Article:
35.Scheres B. Stem-cell niches: Nursery rhymes across kingdoms. Nat Rev Mol Cell Biol 2007;8:345-54.  Back to cited text no. 35
[PUBMED]    
36.Helariutta Y, Fukaki H, Wysocka-Diller J, Nakajima K, Jung J, Sena G, et al. The SHORT-ROOT gene controls radial patterning of the Arabidopsis root through radial signaling. Cell 2000;101:555-67.  Back to cited text no. 36
    
37.Heidstra R, Welch D, Scheres B. Mosaic analyses using marked activation and deletion clones dissect Arabidopsis SCARECROW action in asymmetric cell division. Genes Dev 2004;18:1964-9.  Back to cited text no. 37
    
38.Sabatini S, Beis D, Wolkenfelt H, Murfett J, Ggilfoyle T, Malamy J, et al. An auxin-dependent distal organizer of pattern and polarity in the Arabidopsis root. Cell 1999;99:463-72.  Back to cited text no. 38
    
39.Aida M, Beis D, Heidstra R, Willemsen V, Blilou I, Galinha C, et al. The PLETHORA genes mediate patterning of the Arabidopsis root stem cell niche. Cell 2004;119:109-20.  Back to cited text no. 39
    
40.Boutilier K, Offringa R, Sharma VK, Kieft H, Ouellet T, Zhang L, et al. Ectopic expression of BABY BOOM triggers a conversion from vegetative to embryonic growth. Plant Cell 2002;14:1737-49.  Back to cited text no. 40
    
41.Galinha C, Hofhuis H, Luijten M, Willemsen V, Blilou I, Heidstra R, et al. Plethora proteins as dose-dependent master regulators of Arabidopsis root development. Nature 2007;449:1053-7.  Back to cited text no. 41
    
42.Bertrand C, Bergounioux C, Domenichini S, Delarue M, Zhou DX. Arabidopsis histone acetyl transferase AtGCN5 regulates the floral meristem activity through the WUSCHEL/AGAMOUS pathway. J Biol Chem 2003;278:28246-51.  Back to cited text no. 42
    
43.Vlachonasios KE, Thomashow MF, Triezenberg SJ. Disruption mutations of ADA2b and GCN5 transcriptional adaptor genes dramatically affect Arabidopsis growth, development, and gene expression. Plant Cell 2003;15:626-38.  Back to cited text no. 43
    
44.Fiers M, Golemiec E, Xu J, van der Geest L, Heidstra R, Stiekema W, et al. The 14-amino acid CLV3, CLE19, and CLE40 peptides trigger consumption of the root meristem in Arabidopsis through a CLAVATA2-dependent pathway. Plant Cell 2005;17:2542-53.  Back to cited text no. 44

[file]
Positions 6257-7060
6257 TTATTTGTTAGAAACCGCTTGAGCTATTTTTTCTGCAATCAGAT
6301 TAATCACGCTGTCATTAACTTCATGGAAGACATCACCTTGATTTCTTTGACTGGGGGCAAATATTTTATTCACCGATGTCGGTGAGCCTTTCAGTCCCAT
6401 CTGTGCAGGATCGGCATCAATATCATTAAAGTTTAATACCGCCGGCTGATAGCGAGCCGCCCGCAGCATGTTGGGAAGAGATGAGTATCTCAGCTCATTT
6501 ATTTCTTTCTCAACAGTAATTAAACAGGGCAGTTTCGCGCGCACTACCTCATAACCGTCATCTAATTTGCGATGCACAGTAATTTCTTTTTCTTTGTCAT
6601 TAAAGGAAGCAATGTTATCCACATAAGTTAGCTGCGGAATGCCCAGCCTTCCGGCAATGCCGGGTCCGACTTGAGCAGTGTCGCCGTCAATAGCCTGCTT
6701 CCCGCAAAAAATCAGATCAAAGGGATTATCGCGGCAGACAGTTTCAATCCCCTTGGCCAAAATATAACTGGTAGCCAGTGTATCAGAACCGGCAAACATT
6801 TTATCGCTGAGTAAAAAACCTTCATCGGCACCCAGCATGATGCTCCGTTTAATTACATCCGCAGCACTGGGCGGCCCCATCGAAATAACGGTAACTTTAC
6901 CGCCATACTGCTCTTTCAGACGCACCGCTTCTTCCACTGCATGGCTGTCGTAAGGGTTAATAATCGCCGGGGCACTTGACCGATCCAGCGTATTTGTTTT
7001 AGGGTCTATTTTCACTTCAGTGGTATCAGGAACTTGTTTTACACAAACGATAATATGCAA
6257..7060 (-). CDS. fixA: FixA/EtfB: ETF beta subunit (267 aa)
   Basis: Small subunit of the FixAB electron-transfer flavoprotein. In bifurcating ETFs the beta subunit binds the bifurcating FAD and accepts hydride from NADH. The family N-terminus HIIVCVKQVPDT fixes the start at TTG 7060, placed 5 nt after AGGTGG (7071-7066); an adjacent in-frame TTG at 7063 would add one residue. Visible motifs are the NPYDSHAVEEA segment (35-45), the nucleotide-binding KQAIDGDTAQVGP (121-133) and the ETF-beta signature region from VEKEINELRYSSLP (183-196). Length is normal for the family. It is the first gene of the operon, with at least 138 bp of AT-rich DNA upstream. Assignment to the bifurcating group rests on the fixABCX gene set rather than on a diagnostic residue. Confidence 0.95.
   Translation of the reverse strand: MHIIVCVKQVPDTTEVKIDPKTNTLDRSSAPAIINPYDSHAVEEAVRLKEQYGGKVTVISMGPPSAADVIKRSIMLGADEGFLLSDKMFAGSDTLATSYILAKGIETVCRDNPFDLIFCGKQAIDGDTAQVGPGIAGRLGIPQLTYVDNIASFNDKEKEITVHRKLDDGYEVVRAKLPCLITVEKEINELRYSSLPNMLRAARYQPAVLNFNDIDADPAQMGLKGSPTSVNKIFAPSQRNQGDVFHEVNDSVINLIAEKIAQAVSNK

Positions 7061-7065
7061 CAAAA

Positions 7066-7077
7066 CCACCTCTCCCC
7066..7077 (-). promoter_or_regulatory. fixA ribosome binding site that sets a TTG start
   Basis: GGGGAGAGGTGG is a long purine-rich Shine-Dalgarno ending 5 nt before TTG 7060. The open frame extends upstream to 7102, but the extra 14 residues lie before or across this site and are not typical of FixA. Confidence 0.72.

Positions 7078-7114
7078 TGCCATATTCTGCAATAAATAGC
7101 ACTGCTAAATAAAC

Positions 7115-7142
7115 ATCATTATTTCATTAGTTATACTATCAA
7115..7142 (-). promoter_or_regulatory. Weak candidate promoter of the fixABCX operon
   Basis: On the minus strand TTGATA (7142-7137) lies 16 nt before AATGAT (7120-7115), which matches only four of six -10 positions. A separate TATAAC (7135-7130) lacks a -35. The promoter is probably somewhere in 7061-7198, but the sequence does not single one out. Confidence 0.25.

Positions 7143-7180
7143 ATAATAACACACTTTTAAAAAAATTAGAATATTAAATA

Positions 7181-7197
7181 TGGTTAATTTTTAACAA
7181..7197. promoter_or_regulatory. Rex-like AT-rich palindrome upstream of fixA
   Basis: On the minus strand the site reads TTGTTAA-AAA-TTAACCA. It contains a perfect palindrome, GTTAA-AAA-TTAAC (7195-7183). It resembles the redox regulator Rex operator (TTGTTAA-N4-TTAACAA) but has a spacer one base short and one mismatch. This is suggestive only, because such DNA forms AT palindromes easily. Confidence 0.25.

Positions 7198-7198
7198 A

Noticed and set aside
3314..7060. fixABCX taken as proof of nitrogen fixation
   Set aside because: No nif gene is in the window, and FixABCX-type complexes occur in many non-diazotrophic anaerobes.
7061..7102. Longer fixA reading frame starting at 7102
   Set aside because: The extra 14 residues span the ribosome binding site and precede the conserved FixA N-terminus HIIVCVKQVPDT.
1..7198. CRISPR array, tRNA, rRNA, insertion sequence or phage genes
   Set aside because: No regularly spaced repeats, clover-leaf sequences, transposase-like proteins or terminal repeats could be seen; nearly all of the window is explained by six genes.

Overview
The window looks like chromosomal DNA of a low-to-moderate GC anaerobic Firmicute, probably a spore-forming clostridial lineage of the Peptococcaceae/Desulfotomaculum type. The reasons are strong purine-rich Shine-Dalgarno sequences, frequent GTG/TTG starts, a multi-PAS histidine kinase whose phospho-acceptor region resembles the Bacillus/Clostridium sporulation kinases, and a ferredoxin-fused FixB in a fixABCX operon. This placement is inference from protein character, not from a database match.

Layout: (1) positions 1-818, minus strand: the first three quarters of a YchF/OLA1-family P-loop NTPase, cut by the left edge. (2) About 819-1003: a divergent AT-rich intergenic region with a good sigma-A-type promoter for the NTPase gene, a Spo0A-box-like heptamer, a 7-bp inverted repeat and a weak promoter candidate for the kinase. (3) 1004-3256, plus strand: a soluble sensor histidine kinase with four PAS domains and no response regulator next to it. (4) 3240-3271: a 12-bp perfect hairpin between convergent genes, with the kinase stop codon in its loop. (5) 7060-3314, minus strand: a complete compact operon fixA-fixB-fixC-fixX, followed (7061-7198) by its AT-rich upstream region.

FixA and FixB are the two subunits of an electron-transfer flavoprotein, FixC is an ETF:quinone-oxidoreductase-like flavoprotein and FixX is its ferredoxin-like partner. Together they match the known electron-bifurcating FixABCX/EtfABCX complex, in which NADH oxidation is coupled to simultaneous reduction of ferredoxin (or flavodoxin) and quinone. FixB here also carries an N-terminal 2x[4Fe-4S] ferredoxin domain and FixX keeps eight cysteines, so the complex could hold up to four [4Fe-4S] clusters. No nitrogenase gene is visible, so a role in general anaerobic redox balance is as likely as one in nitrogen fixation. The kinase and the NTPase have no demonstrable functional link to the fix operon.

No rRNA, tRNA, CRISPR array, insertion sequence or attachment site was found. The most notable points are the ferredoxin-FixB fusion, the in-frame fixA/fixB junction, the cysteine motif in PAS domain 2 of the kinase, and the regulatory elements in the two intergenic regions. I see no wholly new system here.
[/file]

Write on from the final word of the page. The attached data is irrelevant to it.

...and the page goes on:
45.Hobe M, Muller R, Grunewald M, Brand U, Simon R. Loss of CLE40, a protein functionally equivalent to the stem cell restricting signal CLV3, enhances root waving in Arabidopsis. Dev Genes Evol 2003;213:371-81.  Back to cited text no. 45
    
46.Chaffey N, Cholewa E, Regan S, Sundberg B. Secondary xylem development in Arabidopsis: A model for wood formation. Physiol Plant 2002;114:594-600.  Back to cited text no. 46
    
47.Fukuda H. Signals that control plant vascular cell differentiation. Nat Rev Mol Cell Biol 2004;5:379-91.  Back to cited text no. 47
[PUBMED]    
48.Hardtke CS, Berleth T. The Arabidopsis gene MONOPTEROS encodes a transcription factor mediating embryo axis formation and vascular development. EMBO J 1998;17:1405-11.  Back to cited text no. 48
    
49.Scheres B, Wolkenfelt H, Willemsen V, Terlouw M, Lawson E, Dean C, et al. Embryonic origin of the Arabidopsis primary root and root meristem initials. Development 1994;120:2475-87.  Back to cited text no. 49
    
50.Scheres B, Di Laurenzio L, Willemsen V, Hauser MT, Janmaat K, Weisbeek P, et al. Mutations affecting the radial organisation of the Arabidopsis root display specific defects throughout the embryonic axis. Development 1995;121:53-62.  Back to cited text no. 50
    
51.Laux T, Mayer KF, Berger J, Jurgens G. The WUSCHEL gene is required for shoot and floral meristem integrity in Arabidopsis. Development 1996;122:87-96.  Back to cited text no. 51
    
52.Mahonen AP, Bishopp A, Higuchi M, Nieminen KM, Kinoshita K, Tormakangas K, et al. Cytokinin signaling and its inhibitor AHP6 regulate cell fateduring vascular development. Science 2006;311:94-8.  Back to cited text no. 52
    
53.Mahonen AP, Bonke M, Kauppinen L, Riikonen M, Benfey PN, Helariutta Y. A novel two-component hybrid molecule regulates vascular morphogenesis of the Arabidopsis root. Genes Dev 2000;14:2938-43.  Back to cited text no. 53